Commentary: Corporate media’s lack of vision threatens photojournalism's future

Sometimes, the cumulative insults to talented visual journalists make me want to holler and throw up both my hands.

Early last Saturday, veteran Pulitzer Prize-winning St. Louis photojournalist David Carson was approached via Twitter by a representative from CBS News to publish his compelling photographs from a chaotic shooting scene at a Friday night football game. PetaPixel's Michael Zhang chronicled the exchange on Tuesday.

I reached out to CBS News for a reaction and a spokesman replied by email. “Someone on our news desk was simply doing their job and attempting to clear material using Twitter. This seems like a bit of an overreaction.”

Three days later, though, Carson told me by phone, he had not reconsidered his terse Twitter response, “I am not going to give away my hard-earned work to broadcast producers (for usage rights) across all platforms."

It is clear that broadcasters and other media companies need compelling still photojournalism to drive viewership, yet they are unwilling to invest in that content.

Carson is not opposed to sharing and partnerships. The St. Louis Post-Dispatch has a contractual arrangement with FOX2 KTVI television. The station used the compelling photos, and that was fine.

But as for CBS, "I’m comfortable not getting greater exposure," Carson reflected. "Our work has value, and I won’t give it away for free. I really object to that kind of treatment. Just to expect someone to give away quality work for free is insulting."

CBS certainly ought to have known that Carson and the Post-Dispatch owned a copyright to the photo. This wasn't an amateur posting a iPhone snap to a sharing site.

So give CBS credit for seeking permission in an age where far too many publications ignore photographers' copyrights and justify the photographic thievery, invoking the “if it's posted on the Internet, it's fair game” argument. Let me alert you all that ignorance is not an effective defense in court.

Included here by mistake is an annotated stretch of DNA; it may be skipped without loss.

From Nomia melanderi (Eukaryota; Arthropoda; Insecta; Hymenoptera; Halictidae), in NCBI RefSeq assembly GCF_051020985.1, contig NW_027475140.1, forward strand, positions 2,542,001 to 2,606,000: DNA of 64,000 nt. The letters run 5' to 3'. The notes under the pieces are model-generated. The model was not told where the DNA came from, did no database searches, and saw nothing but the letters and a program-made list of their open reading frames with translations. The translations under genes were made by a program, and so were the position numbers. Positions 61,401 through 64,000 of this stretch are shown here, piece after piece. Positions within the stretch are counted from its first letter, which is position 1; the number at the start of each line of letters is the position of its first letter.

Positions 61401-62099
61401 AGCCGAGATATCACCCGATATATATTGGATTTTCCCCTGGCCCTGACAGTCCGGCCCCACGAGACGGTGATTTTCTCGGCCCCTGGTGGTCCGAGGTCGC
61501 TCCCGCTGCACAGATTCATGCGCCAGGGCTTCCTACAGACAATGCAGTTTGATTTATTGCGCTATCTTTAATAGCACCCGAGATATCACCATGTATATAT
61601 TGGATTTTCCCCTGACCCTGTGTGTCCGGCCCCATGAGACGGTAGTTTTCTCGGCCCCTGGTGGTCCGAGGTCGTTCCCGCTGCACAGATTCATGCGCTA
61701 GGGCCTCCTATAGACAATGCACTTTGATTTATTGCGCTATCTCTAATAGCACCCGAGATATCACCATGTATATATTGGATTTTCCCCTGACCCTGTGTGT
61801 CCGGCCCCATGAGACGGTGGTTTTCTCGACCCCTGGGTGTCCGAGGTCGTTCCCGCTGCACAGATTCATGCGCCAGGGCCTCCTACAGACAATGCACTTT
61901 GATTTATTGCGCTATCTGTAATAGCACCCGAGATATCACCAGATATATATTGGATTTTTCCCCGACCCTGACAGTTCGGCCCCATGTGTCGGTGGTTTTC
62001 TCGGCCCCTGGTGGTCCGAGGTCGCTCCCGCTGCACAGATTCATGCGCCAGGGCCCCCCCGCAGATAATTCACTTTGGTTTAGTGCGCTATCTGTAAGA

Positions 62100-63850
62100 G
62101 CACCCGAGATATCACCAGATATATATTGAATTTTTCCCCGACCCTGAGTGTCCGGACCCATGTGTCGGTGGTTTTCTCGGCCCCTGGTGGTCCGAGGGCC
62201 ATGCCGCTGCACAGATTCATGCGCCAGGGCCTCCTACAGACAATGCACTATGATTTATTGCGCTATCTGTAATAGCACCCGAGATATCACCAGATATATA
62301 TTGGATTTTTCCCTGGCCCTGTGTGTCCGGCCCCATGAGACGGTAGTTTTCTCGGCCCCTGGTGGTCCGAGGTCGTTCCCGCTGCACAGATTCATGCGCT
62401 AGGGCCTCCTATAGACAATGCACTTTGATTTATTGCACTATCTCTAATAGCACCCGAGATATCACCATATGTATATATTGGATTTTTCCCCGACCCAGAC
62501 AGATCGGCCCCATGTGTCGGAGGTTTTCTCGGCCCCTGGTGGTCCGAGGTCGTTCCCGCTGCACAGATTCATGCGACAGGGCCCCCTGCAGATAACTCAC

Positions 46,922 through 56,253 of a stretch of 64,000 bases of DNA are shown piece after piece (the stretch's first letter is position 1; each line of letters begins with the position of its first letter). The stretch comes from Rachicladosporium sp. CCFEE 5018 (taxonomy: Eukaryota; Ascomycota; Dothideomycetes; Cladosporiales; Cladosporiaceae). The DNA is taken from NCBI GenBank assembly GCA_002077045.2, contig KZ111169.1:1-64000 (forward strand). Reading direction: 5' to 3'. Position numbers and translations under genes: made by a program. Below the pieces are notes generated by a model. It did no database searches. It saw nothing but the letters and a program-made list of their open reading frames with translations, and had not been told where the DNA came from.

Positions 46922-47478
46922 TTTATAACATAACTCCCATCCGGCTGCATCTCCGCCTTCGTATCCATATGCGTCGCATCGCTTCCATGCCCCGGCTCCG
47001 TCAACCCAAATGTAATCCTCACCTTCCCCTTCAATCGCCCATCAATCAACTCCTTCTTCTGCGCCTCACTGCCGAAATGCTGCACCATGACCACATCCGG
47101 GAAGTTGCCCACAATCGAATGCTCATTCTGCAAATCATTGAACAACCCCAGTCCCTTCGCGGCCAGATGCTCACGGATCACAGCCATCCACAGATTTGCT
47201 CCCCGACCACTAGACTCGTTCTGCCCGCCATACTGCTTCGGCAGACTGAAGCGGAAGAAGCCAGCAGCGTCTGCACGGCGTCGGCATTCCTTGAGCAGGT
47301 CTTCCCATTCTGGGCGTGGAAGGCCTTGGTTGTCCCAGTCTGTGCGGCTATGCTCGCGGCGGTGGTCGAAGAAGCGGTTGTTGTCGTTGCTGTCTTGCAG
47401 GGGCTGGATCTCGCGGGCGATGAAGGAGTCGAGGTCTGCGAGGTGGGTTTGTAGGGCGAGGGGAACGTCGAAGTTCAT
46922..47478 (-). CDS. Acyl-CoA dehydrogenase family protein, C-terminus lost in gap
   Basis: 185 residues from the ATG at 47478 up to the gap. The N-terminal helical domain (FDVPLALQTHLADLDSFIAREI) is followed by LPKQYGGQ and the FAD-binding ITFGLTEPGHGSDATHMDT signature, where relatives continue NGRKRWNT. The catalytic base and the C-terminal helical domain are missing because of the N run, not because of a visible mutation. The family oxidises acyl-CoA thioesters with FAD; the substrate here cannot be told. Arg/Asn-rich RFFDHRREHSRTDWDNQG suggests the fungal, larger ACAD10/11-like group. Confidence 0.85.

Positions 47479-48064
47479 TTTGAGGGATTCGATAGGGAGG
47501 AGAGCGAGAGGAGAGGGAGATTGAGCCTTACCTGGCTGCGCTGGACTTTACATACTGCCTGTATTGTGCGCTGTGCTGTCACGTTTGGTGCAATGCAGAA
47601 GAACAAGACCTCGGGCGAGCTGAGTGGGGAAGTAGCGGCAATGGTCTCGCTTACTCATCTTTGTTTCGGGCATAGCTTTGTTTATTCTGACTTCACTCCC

In my view, Carson was on point in seeing the request as part of a trend devaluing the work of professional visual journalists.

Earlier this week, while teaching as a visiting lecturer at the innovative and growing Arizona State University Cronkite School of Journalism, I was confronted with news of Gannett’s buyout offers at the once pioneering Arizona Republic newsroom that now employs two picture editors and 11 staff photographers.

The current trend — conspicuously The Chicago Sun-Times' choice to eliminate staff photographers and equip untrained writers with smart phone cameras — is beyond me. That's not a strategy to capture compelling, engaging and enlightening visual reporting

So, my questions are:

How can it be that in such a visual age, American newsrooms are eliminating visual reporters/storytellers and editors from the ranks of full-time workforce in unprecedented numbers?

And how is it that major media companies are asking visual reporters with photographic, video and graphic skills to work for credit and crumbs, compared to their writing, editing and producing colleagues?


Previously: St. Louis photographer on scene at riots: ‘This is my job’

  • Kenneth Irby

    Kenny founded Poynter's photojournalism program in 1995. He teaches in seminars and consults in areas of photojournalism, leadership, ethics and diversity.


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